• profile image

      Frankie 8 years ago

      Can a geranium form roots in a clear bottle of water and then be planted in soil? I am moving from an apartment to a house and would like to take some of the geraniums growing near my apartment with me.

    • profile image

      Pamela 8 years ago

      Thank You, This Is So Brilliant!!

    • profile image

      miriam 8 years ago

      thanks for the straightforward instructions. all of the other ones i found online used so much gardening lingo i got confused!

    • profile image

      jammin48 8 years ago

      very helpful

    • profile image

      Kathleen Wright 9 years ago

      This is Excellent. I told my Hubby how to take a cutting. he took several and all died. So i am Printing the tips page for him so he can have another go. We have 2 left and they are the most beautiful Pink.

      Thanks for your web Page Advise.


    This website uses cookies

    As a user in the EEA, your approval is needed on a few things. To provide a better website experience, uses cookies (and other similar technologies) and may collect, process, and share personal data. Please choose which areas of our service you consent to our doing so.

    For more information on managing or withdrawing consents and how we handle data, visit our Privacy Policy at: ""

    Show Details
    HubPages Device IDThis is used to identify particular browsers or devices when the access the service, and is used for security reasons.
    LoginThis is necessary to sign in to the HubPages Service.
    Google RecaptchaThis is used to prevent bots and spam. (Privacy Policy)
    AkismetThis is used to detect comment spam. (Privacy Policy)
    HubPages Google AnalyticsThis is used to provide data on traffic to our website, all personally identifyable data is anonymized. (Privacy Policy)
    HubPages Traffic PixelThis is used to collect data on traffic to articles and other pages on our site. Unless you are signed in to a HubPages account, all personally identifiable information is anonymized.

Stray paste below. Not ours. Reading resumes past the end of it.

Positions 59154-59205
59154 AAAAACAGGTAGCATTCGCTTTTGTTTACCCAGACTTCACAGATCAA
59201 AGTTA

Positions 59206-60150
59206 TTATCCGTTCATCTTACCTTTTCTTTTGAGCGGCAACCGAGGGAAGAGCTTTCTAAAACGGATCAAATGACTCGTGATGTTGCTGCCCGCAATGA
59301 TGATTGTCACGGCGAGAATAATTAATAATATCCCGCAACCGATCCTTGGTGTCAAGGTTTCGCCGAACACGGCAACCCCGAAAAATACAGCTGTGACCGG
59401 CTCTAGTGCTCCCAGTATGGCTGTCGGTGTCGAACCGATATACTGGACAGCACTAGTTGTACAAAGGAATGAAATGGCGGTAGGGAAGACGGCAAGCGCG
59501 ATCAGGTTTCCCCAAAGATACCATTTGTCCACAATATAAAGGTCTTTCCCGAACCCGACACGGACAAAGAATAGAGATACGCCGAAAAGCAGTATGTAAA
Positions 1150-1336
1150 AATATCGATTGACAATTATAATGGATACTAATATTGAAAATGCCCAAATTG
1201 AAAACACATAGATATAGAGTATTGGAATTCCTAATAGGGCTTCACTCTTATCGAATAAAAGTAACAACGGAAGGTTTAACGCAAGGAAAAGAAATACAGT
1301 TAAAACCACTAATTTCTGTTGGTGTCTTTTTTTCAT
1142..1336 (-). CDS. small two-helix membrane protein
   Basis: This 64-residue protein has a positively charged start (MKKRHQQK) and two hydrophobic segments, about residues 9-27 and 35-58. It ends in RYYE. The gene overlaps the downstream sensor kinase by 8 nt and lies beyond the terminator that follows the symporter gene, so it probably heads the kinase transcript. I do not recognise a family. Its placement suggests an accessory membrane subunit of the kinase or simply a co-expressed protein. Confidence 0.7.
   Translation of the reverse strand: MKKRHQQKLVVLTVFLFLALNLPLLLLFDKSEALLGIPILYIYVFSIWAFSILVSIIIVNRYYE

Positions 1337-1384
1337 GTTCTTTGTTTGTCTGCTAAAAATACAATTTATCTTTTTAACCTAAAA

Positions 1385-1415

Amazon Web ServicesThis is a cloud services platform that we used to host our service. (Privacy Policy)
    CloudflareThis is a cloud CDN service that we use to efficiently deliver files required for our service to operate such as javascript, cascading style sheets, images, and videos. (Privacy Policy)
    Google Hosted LibrariesJavascript software libraries such as jQuery are loaded at endpoints on the or domains, for performance and efficiency reasons. (Privacy Policy)
    Google Custom SearchThis is feature allows you to search the site. (Privacy Policy)
    Google MapsSome articles have Google Maps embedded in them. (Privacy Policy)
    Google ChartsThis is used to display charts and graphs on articles and the author center. (Privacy Policy)
    Google AdSense Host APIThis service allows you to sign up for or associate a Google AdSense account with HubPages, so that you can earn money from ads on your articles. No data is shared unless you engage with this feature. (Privacy Policy)
    Google YouTubeSome articles have YouTube videos embedded in them. (Privacy Policy)
    VimeoSome articles have Vimeo videos embedded in them. (Privacy Policy)
    PaypalThis is used for a registered author who enrolls in the HubPages Earnings program and requests to be paid via PayPal. No data is shared with Paypal unless you engage with this feature. (Privacy Policy)
    Facebook LoginYou can use this to streamline signing up for, or signing in to your Hubpages account. No data is shared with Facebook unless you engage with this feature. (Privacy Policy)
    MavenThis supports the Maven widget and search functionality. (Privacy Policy)
    Google AdSenseThis is an ad network. (Privacy Policy)
    Google DoubleClickGoogle provides ad serving technology and runs an ad network. (Privacy Policy)
    Index ExchangeThis is an ad network. (Privacy Policy)
    SovrnThis is an ad network. (Privacy Policy)
    Facebook AdsThis is an ad network. (Privacy Policy)
    Amazon Unified Ad MarketplaceThis is an ad network. (Privacy Policy)
    AppNexusThis is an ad network. (Privacy Policy)
    OpenxThis is an ad network. (Privacy Policy)
    Rubicon ProjectThis is an ad network. (Privacy Policy)
    TripleLiftThis is an ad network. (Privacy Policy)
    Say MediaWe partner with Say Media to deliver ad campaigns on our sites. (Privacy Policy)
    Remarketing PixelsWe may use remarketing pixels from advertising networks such as Google AdWords, Bing Ads, and Facebook in order to advertise the HubPages Service to people that have visited our sites.
    Conversion Tracking PixelsWe may use conversion tracking pixels from advertising networks such as Google AdWords, Bing Ads, and Facebook in order to identify when an advertisement has successfully resulted in the desired action, such as signing up for the HubPages Service or publishing an article on the HubPages Service.
    Author Google AnalyticsThis is used to provide traffic data and reports to the authors of articles on the HubPages Service. (Privacy Policy)
    ComscoreComScore is a media measurement and analytics company providing marketing data and analytics to enterprises, media and advertising agencies, and publishers. Non-consent will result in ComScore only processing obfuscated personal data. (Privacy Policy)
    Amazon Tracking PixelSome articles display amazon products as part of the Amazon Affiliate program, this pixel provides traffic statistics for those products (Privacy Policy)